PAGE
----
The Blog

The Commute, Part 2

Read “The Commute, Part 1”

4:39, Canal Street: As the doors slide open, the mournful strains of an erhu can be heard far off in the distance. On the wall outside, beneath a row of Chinese characters made of multi-colored tiles, someone has written “Obama is the Manchurian candidate”. Our car disgorges a handful of passengers, after which the driver announces that we are being held in the station momentarily. A woman drifts into the rear of the car; she appears painfully frail, as if constructed from matchsticks and rubber cement. An uneducated guess puts her in her late forties, but it is hard to know for sure. Her hair is prematurely gray and stringy, seeming both brittle and greasy at once. Her face is pinched and crisscrossed with deep wrinkles. An audible groan emanates from the other passengers. This woman is not a stranger to any of us; indeed, she has become something of a fixture on the R train. “Excuse me, ladies and gentlemen,” she says, “I am an out-of-work mother caring for a young daughter with multiple sclerosis. Because of my daughter’s illness I am unable to leave her to find a job. I do not have the means to afford a babysitter or nurse to take care of her. If you could please spare even a nickel or dime so that we can afford to eat.” One by one, as the woman dodders forward waving a 7-11 coffee cup ahead of her, I see the rest of the passengers checking out, mentally erasing her from existence. New Yorkers can be a hard-hearted bunch, it’s true, but I have yet to see anyone so consistently and uniformly shunned as this woman. I wonder if she is a known quantity, her story already revealed to be fiction. Either way, the others’ reticence is what prevented me from giving any of my own money in the beginning, until finally it became habit, as second nature to me as cracking my knuckles. Perhaps this is an unending cycle in which she’s trapped, where any new potential donor becomes infected by the cynicism of those around them. Why then, I wonder, does she keep coming back evening after evening? By the time she reaches the front of the car, her cup predictably empty, the doors have already closed. She will be making the trip with us to Prince Street.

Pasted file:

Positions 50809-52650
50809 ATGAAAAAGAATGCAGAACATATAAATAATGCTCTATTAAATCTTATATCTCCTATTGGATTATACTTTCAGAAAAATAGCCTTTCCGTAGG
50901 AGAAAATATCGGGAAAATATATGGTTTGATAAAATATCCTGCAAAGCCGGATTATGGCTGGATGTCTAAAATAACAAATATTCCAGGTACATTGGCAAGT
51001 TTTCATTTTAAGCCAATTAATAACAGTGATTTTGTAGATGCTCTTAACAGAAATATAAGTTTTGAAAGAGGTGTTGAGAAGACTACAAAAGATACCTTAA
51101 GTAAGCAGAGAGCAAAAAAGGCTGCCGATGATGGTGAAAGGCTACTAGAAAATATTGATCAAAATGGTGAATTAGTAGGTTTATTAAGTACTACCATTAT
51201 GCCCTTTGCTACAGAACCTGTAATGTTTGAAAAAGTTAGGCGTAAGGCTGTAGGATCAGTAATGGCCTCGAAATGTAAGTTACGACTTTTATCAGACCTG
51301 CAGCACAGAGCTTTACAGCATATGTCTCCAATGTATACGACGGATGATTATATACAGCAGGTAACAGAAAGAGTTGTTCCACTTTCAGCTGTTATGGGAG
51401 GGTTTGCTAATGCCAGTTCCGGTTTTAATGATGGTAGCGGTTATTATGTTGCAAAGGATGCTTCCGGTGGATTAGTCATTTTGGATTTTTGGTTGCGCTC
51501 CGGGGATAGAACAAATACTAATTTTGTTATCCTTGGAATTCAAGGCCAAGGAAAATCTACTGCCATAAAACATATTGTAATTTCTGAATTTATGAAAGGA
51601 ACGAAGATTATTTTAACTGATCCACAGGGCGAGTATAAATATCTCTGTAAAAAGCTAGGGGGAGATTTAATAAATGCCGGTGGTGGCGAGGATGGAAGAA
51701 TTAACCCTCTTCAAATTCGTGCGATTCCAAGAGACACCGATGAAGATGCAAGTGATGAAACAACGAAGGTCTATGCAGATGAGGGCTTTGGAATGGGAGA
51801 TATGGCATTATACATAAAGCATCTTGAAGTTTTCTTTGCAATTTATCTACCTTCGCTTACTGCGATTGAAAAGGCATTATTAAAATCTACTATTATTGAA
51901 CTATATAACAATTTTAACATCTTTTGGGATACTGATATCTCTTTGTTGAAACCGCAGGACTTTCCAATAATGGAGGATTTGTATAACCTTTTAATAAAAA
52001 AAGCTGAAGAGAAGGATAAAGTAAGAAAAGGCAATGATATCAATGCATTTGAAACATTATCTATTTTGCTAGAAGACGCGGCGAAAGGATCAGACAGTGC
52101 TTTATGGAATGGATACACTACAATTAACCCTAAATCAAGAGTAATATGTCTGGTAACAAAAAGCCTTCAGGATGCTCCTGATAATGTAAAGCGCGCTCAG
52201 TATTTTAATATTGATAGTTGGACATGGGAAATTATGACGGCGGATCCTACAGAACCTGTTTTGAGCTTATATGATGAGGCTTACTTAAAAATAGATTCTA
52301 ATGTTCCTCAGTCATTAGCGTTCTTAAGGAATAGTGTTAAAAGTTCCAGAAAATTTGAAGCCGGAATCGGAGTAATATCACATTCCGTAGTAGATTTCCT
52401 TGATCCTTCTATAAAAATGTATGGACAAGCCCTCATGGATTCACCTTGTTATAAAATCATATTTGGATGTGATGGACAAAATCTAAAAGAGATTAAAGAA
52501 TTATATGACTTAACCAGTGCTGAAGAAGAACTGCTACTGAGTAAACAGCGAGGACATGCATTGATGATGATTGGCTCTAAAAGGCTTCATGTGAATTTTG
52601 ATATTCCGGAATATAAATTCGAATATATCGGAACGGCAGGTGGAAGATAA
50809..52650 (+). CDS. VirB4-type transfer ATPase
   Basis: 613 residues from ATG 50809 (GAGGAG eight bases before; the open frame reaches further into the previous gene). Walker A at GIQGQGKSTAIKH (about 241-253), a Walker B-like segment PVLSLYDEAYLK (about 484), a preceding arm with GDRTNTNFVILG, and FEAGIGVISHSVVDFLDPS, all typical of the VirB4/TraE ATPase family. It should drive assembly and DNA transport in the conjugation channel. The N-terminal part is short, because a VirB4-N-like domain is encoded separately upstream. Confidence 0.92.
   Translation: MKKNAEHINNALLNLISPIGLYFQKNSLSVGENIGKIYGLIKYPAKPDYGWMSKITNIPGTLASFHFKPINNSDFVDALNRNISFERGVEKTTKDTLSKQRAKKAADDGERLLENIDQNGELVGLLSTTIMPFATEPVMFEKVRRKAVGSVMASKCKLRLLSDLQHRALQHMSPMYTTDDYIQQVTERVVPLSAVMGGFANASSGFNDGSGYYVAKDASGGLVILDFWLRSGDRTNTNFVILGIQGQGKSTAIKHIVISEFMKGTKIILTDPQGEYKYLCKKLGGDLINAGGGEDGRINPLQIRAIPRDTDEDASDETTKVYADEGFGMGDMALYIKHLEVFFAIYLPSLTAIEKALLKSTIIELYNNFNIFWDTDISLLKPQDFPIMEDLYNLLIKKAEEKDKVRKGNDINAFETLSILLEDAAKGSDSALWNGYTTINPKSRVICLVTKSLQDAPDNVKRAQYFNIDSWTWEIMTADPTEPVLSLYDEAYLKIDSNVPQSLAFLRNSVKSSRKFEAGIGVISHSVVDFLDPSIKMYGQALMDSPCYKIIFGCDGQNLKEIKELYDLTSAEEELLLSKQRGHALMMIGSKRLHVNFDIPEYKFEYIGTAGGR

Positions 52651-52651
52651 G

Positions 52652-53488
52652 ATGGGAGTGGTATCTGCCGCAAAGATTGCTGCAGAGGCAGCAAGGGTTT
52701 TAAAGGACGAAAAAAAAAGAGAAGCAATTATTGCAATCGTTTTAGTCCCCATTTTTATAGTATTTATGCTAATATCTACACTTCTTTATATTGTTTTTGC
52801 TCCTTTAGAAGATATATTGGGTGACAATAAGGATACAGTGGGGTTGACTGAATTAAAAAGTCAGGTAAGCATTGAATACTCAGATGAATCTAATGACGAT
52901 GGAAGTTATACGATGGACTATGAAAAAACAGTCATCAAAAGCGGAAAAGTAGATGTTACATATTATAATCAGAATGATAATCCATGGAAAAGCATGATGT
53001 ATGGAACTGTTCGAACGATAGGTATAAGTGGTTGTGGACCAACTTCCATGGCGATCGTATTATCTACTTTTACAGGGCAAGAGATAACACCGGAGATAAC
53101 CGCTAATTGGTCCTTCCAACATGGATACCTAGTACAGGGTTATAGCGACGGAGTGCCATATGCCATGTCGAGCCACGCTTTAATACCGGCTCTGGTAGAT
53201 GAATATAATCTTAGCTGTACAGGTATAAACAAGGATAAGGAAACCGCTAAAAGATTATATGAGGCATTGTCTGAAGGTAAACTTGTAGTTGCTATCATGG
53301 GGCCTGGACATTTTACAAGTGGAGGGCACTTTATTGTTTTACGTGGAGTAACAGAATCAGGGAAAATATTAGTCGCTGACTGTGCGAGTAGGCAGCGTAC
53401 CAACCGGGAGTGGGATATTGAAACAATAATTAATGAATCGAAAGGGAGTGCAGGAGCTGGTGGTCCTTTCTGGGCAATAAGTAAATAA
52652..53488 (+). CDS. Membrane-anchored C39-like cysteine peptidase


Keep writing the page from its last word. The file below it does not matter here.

4:41, Prince Street: They pile on, their arms loaded down with shopping bags – H&M, Aeropostale, Abercrombie & Fitch. They’ve travelled halfway across the country to shop at the same stores they have in their local suburban mall complex. They are mostly women, in groups of threes and fours. They talk loudly, much too loudly for the train. I detect a panoply of accents and languages – Midwestern, Deep South, Swedish, Cantonese, Russian, German. The ones I understand recount the things they have seen that day, embellishing the good and the bad, imbuing the most mundane incidents with an almost mythical air. This is why they came to New York, after all, to be amazed. Just as I have never heard a person express disappointment in the Eiffel Tower or Roman Coliseum, I have never heard New York described in anything but glowing terms by tourists. They praise its “energy” and “vibrancy”, apparently referring to the fact that there are a lot of people who seem in a hurry to get somewhere. The irony is that if they were to look around their train car, they would notice all of us New Yorkers slumped over in our seats, nodding off or staring vacantly at the floor or out the window. New York might be called the “city that never sleeps”, but I can tell you that it’s not for want of trying. Everywhere one looks, one sees an exhausted, bedraggled people. They speak longingly of getting away, leaving the city behind if only for a day or two, just to be able to relax. What people here really want at the end of a long day is to be able to turn off. Which is why tourists – loud, obtrusive, bright-eyed – are so universally disliked. “I just love Soho!” says a woman in a University of Indiana sweatshirt, her bags smacking against my knee in rhythm with the movements of the train, like a metronome. I sigh, wondering exactly when was the moment I stopped being one of them and became one of us.

 

 

 

 

 

 

Photo by AZY_NYC / Flickr

About Randall DeVallance

Randall DeVallance is a writer living in New York City. His stories have appeared in numerous publications, including McSweeney's Internet Tendency, Eyeshot, Word Riot, and many others. His novella and short-story collection, The Absent Traveler, was published by Atticus Books in December 2010.

Comments are closed.